I have endometriosis.
Endometriosis is a condition where your uterine lining grows outside of your uterus. It’s estimated more than 10% of women have it, though the real number is probably higher, since it often goes undiagnosed. You can have endo without any pain or symptoms.
Symptoms I have experienced from endo are: cramps so painful that I throw up, multiple ovarian cysts that have burst, polyps in my uterus (basically, little sacs that aren’t supposed to be there), blood in my stool during my period (yep), spotting mid-cycle, and incredibly heavy periods that often last more than a week.
I share this with you so you know that I am not coming to this topic from the place of someone who has easy periods that last a few days and never fill up a menstrual cup (though if you’re there, more power to you, oh my god).
And yet –
I’m in love with my blood.
Our blood is incredible. It is life-giving; it quite literally provides the place for a baby to grow. Our bodies shed themselves every single month to prepare for the next cycle of ovulation, in hopes that this might be the one where we release an egg and it gets fertilized by sperm. So we can grow another human.
Our bodies mirror the process of nature. Monthly, our moods change like clockwork. Monthly, our bodies go through phases that look just like the moon’s. Monthly, we act just like the seasons: we blossom, we are at the height of our creativity and energy, we release, we go dark and rest.
As with many things, the key to beginning to love our periods more is to understand why it is that we don’t in the first place.
We are raised in a society that tells us our blood is dirty and disgusting. Older generations were never taught about their periods at all; women’s bodies were not understood or talked about, ever. Younger generations are experiencing the first time in society where it is actually kind of okay to mention our bodies (or not, judging by the backlash I received when me touching my blood went viral!)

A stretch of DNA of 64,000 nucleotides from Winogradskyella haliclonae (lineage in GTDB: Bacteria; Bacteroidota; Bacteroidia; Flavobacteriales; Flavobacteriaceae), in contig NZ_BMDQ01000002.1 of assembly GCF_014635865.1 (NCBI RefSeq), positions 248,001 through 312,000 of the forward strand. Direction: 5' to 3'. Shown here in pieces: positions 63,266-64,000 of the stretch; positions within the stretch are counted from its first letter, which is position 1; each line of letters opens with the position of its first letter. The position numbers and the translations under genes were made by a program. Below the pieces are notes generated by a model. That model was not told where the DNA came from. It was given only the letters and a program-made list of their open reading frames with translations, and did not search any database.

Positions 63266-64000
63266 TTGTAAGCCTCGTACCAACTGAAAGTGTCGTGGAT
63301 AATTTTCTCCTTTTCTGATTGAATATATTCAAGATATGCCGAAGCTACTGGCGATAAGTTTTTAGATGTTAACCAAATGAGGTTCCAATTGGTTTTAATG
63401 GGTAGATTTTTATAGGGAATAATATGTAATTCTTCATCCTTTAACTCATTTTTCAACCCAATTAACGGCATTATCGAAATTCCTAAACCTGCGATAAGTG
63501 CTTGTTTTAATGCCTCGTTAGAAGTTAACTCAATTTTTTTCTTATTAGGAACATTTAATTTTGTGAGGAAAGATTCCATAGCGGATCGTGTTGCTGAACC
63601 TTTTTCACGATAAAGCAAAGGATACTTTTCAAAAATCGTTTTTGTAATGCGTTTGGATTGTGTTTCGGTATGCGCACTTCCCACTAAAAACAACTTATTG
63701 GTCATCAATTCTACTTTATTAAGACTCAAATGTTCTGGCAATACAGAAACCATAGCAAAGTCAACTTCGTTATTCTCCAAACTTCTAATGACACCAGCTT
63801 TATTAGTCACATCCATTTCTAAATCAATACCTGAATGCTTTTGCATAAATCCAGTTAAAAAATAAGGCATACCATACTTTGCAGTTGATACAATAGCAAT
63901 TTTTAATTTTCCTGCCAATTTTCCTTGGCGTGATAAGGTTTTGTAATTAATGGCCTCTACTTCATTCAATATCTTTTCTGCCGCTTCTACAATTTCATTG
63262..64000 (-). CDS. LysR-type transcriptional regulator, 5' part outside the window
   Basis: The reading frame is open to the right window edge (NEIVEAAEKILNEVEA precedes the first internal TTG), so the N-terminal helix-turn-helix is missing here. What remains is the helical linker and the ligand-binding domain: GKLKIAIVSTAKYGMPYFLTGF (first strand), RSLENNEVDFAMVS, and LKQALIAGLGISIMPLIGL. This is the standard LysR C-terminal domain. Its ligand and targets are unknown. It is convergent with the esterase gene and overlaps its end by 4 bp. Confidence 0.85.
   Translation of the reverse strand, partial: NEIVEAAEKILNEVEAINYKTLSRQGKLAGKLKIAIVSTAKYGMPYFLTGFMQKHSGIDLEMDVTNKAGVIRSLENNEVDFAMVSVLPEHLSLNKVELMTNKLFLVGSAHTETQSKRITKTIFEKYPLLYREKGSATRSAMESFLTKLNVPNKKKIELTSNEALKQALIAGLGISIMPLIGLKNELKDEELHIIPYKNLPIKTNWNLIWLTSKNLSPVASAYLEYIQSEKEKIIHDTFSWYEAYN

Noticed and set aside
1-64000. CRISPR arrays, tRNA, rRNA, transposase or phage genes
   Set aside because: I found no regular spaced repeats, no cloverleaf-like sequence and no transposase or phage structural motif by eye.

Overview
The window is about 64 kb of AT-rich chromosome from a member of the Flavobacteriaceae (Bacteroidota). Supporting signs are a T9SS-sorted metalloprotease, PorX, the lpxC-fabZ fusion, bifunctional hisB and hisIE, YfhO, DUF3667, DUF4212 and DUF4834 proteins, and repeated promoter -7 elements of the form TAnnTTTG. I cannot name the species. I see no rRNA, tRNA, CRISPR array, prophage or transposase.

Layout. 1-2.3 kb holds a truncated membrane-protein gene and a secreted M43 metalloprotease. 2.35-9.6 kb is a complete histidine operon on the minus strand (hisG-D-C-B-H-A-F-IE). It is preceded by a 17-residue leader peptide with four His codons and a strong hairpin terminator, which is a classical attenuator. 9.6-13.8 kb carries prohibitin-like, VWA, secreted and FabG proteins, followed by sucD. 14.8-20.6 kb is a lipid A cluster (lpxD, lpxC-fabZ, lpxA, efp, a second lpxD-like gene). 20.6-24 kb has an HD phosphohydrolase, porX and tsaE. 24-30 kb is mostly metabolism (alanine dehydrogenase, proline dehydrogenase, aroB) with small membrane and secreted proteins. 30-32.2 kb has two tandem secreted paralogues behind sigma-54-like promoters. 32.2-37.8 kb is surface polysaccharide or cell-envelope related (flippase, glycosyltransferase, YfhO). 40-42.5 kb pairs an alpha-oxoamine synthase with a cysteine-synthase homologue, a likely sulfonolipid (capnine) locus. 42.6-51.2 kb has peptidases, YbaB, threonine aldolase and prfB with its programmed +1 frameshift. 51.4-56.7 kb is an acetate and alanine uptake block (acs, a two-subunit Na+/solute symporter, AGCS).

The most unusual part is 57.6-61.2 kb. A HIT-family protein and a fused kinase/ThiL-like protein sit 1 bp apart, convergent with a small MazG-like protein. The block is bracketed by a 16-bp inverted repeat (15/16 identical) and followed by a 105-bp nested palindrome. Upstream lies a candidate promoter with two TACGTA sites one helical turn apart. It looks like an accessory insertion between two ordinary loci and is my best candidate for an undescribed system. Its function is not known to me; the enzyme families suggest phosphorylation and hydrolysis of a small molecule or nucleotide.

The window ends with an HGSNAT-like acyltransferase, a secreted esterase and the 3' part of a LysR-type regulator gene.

We were shown ads for menstrual products that were perfumed, to imply that our bodies don’t naturally smell good. We were sold wipes and cotton plugs and pads that get touched gingerly between two fingertips and thrown in the trash, where our bodies belong. We were sold Midol to take care of those annoyingly inconvenient PMS symptoms that are obviously wrong and not supposed to be there – since they mean we’re not pleasant, productive, good little girls for the entire month. We were told to suck it up and that we can do everything men can do, just backwards and in heels.
How were you supposed to feel?
It starts here: it makes total, complete sense if you do not love your cycle.
No one ever introduced you to the beauty of it.
How to love your period, even if it’s painful:
1. Begin to understand that the universe has a gross, wild, unpredictable side, and so does your body.
Many of us were introduced to this weird Judeo-Christian idea that everything Light is Good, and everything Dark is Bad. We’re all inherently disgusting and sinful, and we need to repent so that we become clean and worthy of love again.
The sooner we let go of this idea, the sooner everything becomes better. Because this is the thing: the world is not a fun, loving, pure place. A wild lion would devour you if you were put in front of it. People are being bombed right now, as you read this. People are shooting themselves up with drugs and sleeping on the street.